The 10th Annual Cranksgiving was a huge success! Before we even knew how beautiful the November weather would be that day, 135 riders were registered, a new record for GObike’s event, done in loose collaboration with bicycle and safe transportation advocates like us around the country.
All of our riders gathered at The Foundry on Northampton Street and were provided envelopes they couldn’t open until 1PM.
After getting some quick instructions, it was time to set out and get shopping! All the food guidelines came from our beneficiary, Food Not Bombs, who cooks health vegan meals for folks in need, and then heads out to various city neighborhoods to serve to anyone who is hungry.
What makes Cranksgiving fun is there are more grocery stores available than you need to hit, and there are checkpoints along the way to make sure you have to do some scrambling around the city. Those who know their routes can get a great advantage over those who just want to ride fast. Checkpoints usually have something silly to do before getting a sticker and taking off.
– Toss a football to a kid at Bidwell
– Tube some tires and make a face frame at our shop at Linden and Colvin
– Dig through a pile of leaves in Rumsey Woods to pull out a True or False fact about safe biking. Get it wrong? You’ll have to spontaneously dance or tell a joke!
By 3PM, nearly everyone was back at the Foundry for some refreshments and hanging out. Prizes were awarded for speed, largest haul, and bargain hunting.
Thank you SO MUCH to everyone who participated and had a great time!
The day was almost perfect. Unfortunately, one of our participants showed complete disregard for the residents of the streets surrounding The Foundry. They took it upon themselves to park their pickup truck in a private lot adjacent to someone’s home and even went so far as to disassemble their fence in order to exit later that day. Riding is great. Gathering food donations is great. But neither activity excuses that kind of behavior and we apologize to those who were affected.
So you want to organize your own Cranksgiving-esque ride?
Excellent! Here’s a few steps to keep in mind:
Choose your beneficiary. Contact them in advance and see if there are any particular items they may need. Toiletries, for example, are often in just as high of demand as food.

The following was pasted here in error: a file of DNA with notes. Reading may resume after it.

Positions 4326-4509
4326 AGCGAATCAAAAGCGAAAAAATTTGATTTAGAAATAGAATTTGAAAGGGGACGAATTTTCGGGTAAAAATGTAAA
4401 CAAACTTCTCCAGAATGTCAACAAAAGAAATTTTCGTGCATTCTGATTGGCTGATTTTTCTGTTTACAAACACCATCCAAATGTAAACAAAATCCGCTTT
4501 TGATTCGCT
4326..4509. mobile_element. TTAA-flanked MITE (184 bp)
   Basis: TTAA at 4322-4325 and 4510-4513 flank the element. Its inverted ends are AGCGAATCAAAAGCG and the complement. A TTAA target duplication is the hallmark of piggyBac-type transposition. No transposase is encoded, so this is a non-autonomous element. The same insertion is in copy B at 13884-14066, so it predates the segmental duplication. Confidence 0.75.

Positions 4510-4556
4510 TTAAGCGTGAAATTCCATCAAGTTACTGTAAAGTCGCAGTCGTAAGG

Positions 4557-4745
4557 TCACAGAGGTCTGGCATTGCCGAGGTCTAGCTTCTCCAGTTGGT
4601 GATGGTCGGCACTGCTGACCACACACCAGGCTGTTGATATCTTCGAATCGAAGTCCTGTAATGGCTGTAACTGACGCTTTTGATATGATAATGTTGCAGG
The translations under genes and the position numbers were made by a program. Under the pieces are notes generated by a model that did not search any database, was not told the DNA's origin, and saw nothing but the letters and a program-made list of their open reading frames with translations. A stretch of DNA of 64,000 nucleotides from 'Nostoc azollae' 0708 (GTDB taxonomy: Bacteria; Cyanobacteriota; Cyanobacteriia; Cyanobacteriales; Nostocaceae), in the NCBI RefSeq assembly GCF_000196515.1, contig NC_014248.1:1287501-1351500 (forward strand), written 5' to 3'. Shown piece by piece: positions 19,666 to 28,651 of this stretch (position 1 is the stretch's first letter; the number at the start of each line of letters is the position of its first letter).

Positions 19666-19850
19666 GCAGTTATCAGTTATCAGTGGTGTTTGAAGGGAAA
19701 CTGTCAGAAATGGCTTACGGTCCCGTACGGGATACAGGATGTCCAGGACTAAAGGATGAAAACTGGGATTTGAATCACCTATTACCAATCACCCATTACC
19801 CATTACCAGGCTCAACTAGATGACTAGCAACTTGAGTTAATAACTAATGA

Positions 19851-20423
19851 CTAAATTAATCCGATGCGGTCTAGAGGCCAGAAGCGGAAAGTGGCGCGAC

Add some wildcard features like grabbing photos with landmarks around the city, or riding to certain major and minor parks. Consider asking people to hit 4+ stores, but make 10+ available and 2+ on opposite ends of your map mandatory. Watch the deep strategy start flowing from each team!
Consider a points system. Turn on Strava! Those photos, or miles, or that completion of a roundabout or traffic circle can get teams thinking differently about their routes and ways to grab some points before the time limit is up.
Set a time limit. If you’re just rolling with 2-3 teams, then it can be a long day if one team is just cruising all over the city. Think about the average speed of your groups and try to come up with a realistic timeline that doesn’t require them to burn rubber, but also keeps them moving.
Do not ride on the sidewalk (unless you’re under age 14). It’s actually less safe to ride the sidewalk than the road. Cars can see you approaching better on the road than as you fly off the sidewalk at intersections. Additionally, in the city of Buffalo, it’s illegal for adults to ride the sidewalk for that very reason.
Ride on the right side. Again, for safety. You may think seeing a car head-on by riding on the left is safer, but you’re actually going to cause a crash faster. Riding on the right allows cars to follow behind you and then pass easily when it’s clear. Riding on the left may cause them to slam the brakes or choose between hitting you or a car coming in the other direction.
Obey the rules of the road. You have a right to the road just as cars do, but you have to follow the same rules at intersections, and yield to pedestrians, too.
Respect the neighborhoods you’re riding through. Of course all streets in Buffalo should be accessible and safe to bike on, and we should all get to know our entire city and our neighbors. But the first purpose our streets serve is to accommodate those who live on them. So be thoughtful in where you may park your car or tie your bike, and where you’re making noise. Say hello to folks you see and let’s solidify biking’s reputation as our city’s great connector.
Have fun. The best rides are those where we go out for an adventure, and doing some good, charitable work makes it all the sweeter.
Happy, Safe Riding, Everyone!